Securities watchdogs responding to coronavirus hurdles

By James Langton | March 4, 2020 | Last updated on March 4, 2020
2 min read
Trouble ahead, Businessman with umbrella standing in front of stormy clouds
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The growing fallout from the coronavirus outbreak is prompting action from major financial industry regulators.

The U.K.’s Financial Conduct Authority (FCA) said in a March 3 release that it’s reviewing industry firms’ back-up plans and working with financial firms to ensure that they’re responding effectively to the outbreak.

“We expect all firms to have contingency plans in place to deal with major events,” it said.

In cooperation with the Bank of England (BoE), the FCA said that it’s actively reviewing the contingency plans of “a wide range of firms.”

“This includes assessments of operational risks, the ability of firms to continue to operate effectively and the steps firms are taking to serve and support their customers,” it said.

The regulator added that it expects firms to ensure that they can meet their regulatory obligations, even if that involves operating remotely.

“We would expect firms to be able to enter orders and transactions promptly into the relevant systems, use recorded lines when trading and give staff access to the compliance support they need,” it said. “If firms are able to meet these standards and undertake these activities from backup sites or with staff working from home, we have no objection to this.”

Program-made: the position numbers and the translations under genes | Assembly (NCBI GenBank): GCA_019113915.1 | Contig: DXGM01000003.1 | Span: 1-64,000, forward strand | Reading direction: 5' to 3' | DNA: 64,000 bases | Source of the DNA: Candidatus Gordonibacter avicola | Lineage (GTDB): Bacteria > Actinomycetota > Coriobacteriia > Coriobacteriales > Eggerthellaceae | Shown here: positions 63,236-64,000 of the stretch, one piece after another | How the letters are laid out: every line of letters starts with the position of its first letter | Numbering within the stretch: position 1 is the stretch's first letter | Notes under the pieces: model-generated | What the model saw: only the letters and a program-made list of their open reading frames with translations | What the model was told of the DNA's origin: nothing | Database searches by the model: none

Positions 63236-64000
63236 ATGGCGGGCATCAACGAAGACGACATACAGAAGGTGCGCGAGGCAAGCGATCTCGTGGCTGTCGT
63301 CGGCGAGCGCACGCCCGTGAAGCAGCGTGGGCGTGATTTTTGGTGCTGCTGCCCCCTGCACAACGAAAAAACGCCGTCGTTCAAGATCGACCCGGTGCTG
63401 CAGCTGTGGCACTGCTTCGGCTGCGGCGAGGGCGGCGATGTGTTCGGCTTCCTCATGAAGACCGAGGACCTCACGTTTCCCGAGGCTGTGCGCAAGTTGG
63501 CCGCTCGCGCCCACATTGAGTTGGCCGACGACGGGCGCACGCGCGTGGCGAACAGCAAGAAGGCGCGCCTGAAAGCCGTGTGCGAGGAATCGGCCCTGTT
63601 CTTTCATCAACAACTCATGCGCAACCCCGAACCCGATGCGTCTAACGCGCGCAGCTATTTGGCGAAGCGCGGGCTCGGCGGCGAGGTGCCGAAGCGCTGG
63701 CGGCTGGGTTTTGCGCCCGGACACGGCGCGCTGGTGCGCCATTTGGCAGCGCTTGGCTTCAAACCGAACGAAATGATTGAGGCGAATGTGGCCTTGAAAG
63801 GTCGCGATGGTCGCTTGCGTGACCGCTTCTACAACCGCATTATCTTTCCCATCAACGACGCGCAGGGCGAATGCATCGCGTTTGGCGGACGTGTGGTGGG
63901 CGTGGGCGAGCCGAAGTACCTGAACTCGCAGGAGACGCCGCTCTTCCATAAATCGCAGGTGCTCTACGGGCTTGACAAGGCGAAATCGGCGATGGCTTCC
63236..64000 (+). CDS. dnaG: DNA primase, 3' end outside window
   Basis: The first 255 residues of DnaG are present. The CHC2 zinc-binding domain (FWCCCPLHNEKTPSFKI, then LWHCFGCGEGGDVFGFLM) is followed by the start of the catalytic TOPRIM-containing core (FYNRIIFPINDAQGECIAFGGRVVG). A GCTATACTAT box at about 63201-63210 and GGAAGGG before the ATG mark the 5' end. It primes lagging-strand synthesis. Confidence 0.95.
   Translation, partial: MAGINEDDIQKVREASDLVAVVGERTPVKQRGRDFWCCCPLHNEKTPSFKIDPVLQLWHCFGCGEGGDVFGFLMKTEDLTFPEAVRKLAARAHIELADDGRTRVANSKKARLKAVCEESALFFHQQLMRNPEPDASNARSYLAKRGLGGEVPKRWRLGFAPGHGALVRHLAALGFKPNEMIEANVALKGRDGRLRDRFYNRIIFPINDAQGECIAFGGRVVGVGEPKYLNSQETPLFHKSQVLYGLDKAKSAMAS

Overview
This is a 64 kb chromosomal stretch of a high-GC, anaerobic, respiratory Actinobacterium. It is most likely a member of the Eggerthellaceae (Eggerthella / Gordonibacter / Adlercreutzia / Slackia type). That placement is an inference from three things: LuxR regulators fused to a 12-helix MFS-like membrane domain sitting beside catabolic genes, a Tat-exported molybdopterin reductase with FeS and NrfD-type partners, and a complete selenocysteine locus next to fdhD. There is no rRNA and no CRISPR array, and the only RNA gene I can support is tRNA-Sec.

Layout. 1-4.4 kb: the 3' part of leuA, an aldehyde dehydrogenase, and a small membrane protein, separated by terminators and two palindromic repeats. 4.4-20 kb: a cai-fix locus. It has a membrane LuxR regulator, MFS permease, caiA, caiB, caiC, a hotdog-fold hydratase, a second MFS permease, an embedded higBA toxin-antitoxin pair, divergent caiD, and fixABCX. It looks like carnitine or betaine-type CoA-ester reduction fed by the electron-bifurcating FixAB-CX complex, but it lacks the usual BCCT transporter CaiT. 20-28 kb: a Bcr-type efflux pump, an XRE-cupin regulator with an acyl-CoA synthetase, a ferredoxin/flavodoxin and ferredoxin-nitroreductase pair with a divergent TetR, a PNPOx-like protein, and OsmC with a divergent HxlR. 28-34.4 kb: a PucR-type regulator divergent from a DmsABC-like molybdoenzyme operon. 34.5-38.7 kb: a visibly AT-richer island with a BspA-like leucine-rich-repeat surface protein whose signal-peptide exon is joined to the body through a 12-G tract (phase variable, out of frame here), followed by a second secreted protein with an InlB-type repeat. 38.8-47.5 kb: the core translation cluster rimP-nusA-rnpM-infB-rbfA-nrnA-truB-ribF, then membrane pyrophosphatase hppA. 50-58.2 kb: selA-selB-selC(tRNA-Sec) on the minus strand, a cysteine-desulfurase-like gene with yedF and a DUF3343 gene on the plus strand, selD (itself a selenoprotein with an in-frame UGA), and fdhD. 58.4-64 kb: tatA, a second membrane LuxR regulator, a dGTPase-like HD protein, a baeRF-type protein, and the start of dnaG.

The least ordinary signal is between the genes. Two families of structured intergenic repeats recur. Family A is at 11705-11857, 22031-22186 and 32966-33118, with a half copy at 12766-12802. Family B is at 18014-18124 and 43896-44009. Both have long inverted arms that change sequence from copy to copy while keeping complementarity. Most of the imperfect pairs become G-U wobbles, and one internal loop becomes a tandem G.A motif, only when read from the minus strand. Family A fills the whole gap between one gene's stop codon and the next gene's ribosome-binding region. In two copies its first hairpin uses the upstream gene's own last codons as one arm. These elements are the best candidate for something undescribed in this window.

The FCA also said that it is engaging in dialogue with the industry to understand, and resolve, possible operational issues that may arise as the industry deals with the spreading effects of the outbreak.

The U.S. Securities and Exchange Commission (SEC) said in a March 4 release that it’s providing conditional relief for certain filing obligations by public companies under federal securities laws.

“The impacts of the coronavirus may present challenges for certain companies that are required to provide information to trading markets, shareholders, and the SEC,” it said.

As a result, the U.S. regulator is providing an extra 45 days to file certain disclosure reports that are due between March 1 and April 30.

The SEC said it may extend the relief “as circumstances warrant,” and one of the conditions is that companies have to provide a summary of why relief is needed.

“While timely public filing of Exchange Act reports is a cornerstone of well-functioning markets, we recognize that this situation may prevent certain issuers from compiling these reports within required timeframes,” said SEC chairman Jay Clayton.

Clayton also said that companies should provide investors with insight into the impact of the coronavirus and how they plan to respond to the outbreak.

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James Langton

James is a senior reporter for and its sister publication, Investment Executive. He has been reporting on regulation, securities law, industry news and more since 1994.